Let's make some coasters, shall we?
I found these homemade beverage coasters via pinterest here. And, here's my take on the project. In my typical skeptical manner, I wasn't sure that your basic ceramic tile would work that great for a coaster. I was picturing water piling up and rolling off the tile onto my delicate table and making a water ring. So, I picked up a preliminary 2 tiles from the home improvement store to test them out. The tiles were nothin' fancy, since I wasn't even sure this project would be a go. These puppies set me back 31 cents each. Ouch.
I used the tiles as-is for several days and determined that yes- they do indeed succeed in keeping water up off the furniture. I wouldn't say they exactly soak the sweat up, but they keep the furniture dry, and that's all I need. So, once I determined the coasters were here to stay, I decided to gussy them up a bit. I picked up 2 pieces of craft paper from HobLob for 44 cents a piece. Except they were 50% off, so they were really only 22 cents a piece. I spare no expense.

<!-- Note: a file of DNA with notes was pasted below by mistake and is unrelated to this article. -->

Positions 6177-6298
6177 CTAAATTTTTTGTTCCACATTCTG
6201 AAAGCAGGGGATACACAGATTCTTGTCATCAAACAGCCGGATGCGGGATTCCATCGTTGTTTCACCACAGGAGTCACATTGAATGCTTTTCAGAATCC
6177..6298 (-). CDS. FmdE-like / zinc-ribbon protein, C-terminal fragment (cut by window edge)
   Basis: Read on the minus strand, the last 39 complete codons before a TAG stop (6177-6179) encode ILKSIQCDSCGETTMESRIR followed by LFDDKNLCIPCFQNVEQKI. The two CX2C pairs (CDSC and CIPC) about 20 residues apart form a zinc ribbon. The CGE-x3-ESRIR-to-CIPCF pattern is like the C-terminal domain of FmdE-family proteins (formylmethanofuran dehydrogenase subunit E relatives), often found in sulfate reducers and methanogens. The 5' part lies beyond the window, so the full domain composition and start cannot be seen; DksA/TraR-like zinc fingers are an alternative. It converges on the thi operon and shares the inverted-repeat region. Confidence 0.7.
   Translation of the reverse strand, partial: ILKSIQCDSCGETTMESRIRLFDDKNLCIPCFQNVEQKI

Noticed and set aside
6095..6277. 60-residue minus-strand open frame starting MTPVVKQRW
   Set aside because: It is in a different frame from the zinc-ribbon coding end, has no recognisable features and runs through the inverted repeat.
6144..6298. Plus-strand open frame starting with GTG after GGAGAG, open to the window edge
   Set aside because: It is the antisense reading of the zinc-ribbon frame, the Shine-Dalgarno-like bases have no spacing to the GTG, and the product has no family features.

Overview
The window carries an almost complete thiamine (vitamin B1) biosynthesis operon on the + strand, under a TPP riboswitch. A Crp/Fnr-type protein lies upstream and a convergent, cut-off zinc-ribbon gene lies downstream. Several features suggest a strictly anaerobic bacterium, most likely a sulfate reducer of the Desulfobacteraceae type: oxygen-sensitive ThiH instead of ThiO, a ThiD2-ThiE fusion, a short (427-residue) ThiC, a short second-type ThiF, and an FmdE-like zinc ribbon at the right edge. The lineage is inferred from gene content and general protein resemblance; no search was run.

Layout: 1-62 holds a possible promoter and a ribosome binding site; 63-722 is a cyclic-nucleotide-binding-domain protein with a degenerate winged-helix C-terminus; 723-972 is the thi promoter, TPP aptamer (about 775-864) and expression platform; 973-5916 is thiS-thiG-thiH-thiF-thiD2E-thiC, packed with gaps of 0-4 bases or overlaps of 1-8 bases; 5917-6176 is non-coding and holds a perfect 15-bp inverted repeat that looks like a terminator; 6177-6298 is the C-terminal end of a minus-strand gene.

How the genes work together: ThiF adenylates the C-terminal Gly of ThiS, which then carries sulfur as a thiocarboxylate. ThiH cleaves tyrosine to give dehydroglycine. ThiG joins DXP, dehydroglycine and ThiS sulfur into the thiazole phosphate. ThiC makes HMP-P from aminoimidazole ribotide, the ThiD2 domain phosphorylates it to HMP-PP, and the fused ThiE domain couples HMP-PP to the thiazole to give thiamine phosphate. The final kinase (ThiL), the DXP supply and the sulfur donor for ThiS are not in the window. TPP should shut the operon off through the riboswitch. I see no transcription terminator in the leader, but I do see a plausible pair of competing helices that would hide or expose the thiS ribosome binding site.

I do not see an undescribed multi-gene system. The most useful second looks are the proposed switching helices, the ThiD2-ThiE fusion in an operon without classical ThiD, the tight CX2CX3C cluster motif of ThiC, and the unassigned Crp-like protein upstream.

Then, I cut the pieces of paper to size. One sheet of the craft paper would actually be enough to make 9 coasters. The tile I picked up has kind of slanted edges. I wasn't sure if I should cut the paper to the exact size of the coaster or leave a border of tile where it starts to drop off, so I did one of each. Once the paper was cut, I got out the mod podge. I gave it several layers of mod podgey goodness.
After the mod podge, I coated it with a couple coats of this stuff.
I have never used this stuff before, but it says it provides a permanent, water-resistant coating, and that's what I'm after. The last step was to put little felt feet on the bottom. I already had these guys on hand from another project, but I think the whole pack of 24 of them was about $3.50. Some other options are homemade felt circles or cork cut to size.
All in all, I am very happy with the result. If I do this again, I might look for totally flat tiles. Not only are mine slanted near the edges, the entire surface is kinda textured, which causes the craft paper to look like it's not lying flat even though it is. I'm not sure anyone would notice, but still. Cost wise, this project can't be beat. I estimate a cost of less than 50 cents per coaster. I had some of the supplies on hand, but even if you had to purchase the mod podge and the acrylic sealer, we're talking about a 10 buck investment with a lot of leftovers. I especially like the project because it enabled me to make a totally custom coaster for my bedroom and one for my office/craft room. Since the color schemes in those two rooms are quite deviant from those of the rest of my house, it just made sense to do something custom rather than having to buy a set of 4 or 8 in a very specific color scheme.